Dictionary of the Napoleonic Wars, by David Chandler
1999, Wordsworth Editions Ltd. (Originally published 1979)
There are literally hundreds of thousands of books published about Napoleon and the Napoleonic Wars. This means there is more to be read on the subject than any human can possibly tackle. The flip side of this wealth of information is that it makes practical general reference works like this one.
Chandler is known, of course, for his landmark The Campaigns of Napoleon. This handy reference volume is a nice addition to any library on the subject. While it is showing some age 25 years after it was written, it is nonetheless a solid work. It contains many brief articles on the primary battles, campaigns, personalities, and concepts of the period. It also includes numerous longer essays on larger topics such as the Peninsular War and, of course, Napoelon himself. Most of the entries run just a few paragraphs, and many are accompanied by illustrations or maps. Indeed, many of the maps are drawn from The Campaigns of Napoleon. Here, for example, is one of the shorter entries:
Castaņos, Francisco Xavier, Duke of Bailen (1756 - 1852). Born in the Spanish province of Biscay, he studied for a military career in Germany and first saw active service against the French in Navarre. In 1808 he forced General Dupont* to surrender at Bailen* - his greatest moment - and five years later played a useful part at Vitoria*. From 1825 he was a member of the Council fo State, and later became President of the Couci of Castille (1853) and tutor to Queen Isabella II of Spain. [p. 80 Note: Asterisks indicate cross references to other entries.]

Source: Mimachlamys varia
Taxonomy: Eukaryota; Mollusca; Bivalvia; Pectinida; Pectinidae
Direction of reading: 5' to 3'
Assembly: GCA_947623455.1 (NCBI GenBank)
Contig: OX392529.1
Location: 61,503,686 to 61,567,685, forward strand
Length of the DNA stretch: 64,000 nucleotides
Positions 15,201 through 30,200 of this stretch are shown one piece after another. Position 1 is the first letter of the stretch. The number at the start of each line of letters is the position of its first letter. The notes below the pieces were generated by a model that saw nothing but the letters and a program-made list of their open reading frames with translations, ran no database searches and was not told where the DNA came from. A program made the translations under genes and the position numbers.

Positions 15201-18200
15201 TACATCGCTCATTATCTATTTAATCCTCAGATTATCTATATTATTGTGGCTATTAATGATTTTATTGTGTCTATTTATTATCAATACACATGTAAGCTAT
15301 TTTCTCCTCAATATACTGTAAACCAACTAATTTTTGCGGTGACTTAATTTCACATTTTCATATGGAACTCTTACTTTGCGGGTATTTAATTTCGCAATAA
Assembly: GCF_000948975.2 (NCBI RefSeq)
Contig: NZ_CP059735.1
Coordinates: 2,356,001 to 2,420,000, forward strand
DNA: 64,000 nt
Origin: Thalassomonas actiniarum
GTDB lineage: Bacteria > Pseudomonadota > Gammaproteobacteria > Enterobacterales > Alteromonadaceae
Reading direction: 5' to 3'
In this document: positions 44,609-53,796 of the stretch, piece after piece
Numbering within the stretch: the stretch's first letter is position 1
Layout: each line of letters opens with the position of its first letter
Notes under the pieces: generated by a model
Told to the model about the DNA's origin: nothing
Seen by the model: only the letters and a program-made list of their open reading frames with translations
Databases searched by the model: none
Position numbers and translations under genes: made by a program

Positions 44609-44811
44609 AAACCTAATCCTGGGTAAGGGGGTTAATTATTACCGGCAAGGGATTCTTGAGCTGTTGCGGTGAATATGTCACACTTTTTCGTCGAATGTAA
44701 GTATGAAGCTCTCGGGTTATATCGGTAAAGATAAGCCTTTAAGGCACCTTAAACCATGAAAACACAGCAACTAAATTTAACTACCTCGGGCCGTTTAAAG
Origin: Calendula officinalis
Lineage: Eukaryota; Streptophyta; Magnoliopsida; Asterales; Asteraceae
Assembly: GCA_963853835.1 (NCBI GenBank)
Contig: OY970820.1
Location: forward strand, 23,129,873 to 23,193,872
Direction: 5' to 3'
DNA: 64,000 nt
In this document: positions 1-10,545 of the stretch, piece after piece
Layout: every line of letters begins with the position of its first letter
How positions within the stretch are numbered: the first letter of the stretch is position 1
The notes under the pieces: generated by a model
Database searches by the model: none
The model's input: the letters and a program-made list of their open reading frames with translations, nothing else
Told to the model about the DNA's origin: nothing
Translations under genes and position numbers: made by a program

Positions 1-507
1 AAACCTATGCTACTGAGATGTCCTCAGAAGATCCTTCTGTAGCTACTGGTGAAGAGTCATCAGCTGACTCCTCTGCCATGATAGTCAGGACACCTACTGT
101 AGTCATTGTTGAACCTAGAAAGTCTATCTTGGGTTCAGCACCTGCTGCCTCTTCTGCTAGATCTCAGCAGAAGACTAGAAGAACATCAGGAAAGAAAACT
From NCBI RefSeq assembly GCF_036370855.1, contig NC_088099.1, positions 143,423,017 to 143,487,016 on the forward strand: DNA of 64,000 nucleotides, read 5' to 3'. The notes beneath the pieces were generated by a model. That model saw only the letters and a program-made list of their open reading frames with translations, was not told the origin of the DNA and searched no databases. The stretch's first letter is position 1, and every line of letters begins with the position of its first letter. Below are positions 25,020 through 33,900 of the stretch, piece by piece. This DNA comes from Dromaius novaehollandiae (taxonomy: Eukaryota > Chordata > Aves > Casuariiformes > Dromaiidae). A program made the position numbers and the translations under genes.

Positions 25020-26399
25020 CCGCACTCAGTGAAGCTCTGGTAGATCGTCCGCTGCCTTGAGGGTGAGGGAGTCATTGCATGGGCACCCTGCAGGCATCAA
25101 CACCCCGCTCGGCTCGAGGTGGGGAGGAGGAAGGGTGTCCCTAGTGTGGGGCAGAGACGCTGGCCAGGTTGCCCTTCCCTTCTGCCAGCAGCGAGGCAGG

Longer entries, ranging up to 2 or 3 pages, are reserved for entries such as Austerlitz, Davout, Wellesley, and cavalry. While it will not be the last word on any subject, it will certainly assist a novice in navigating this fascinating period in history.
Review Posted August, 2004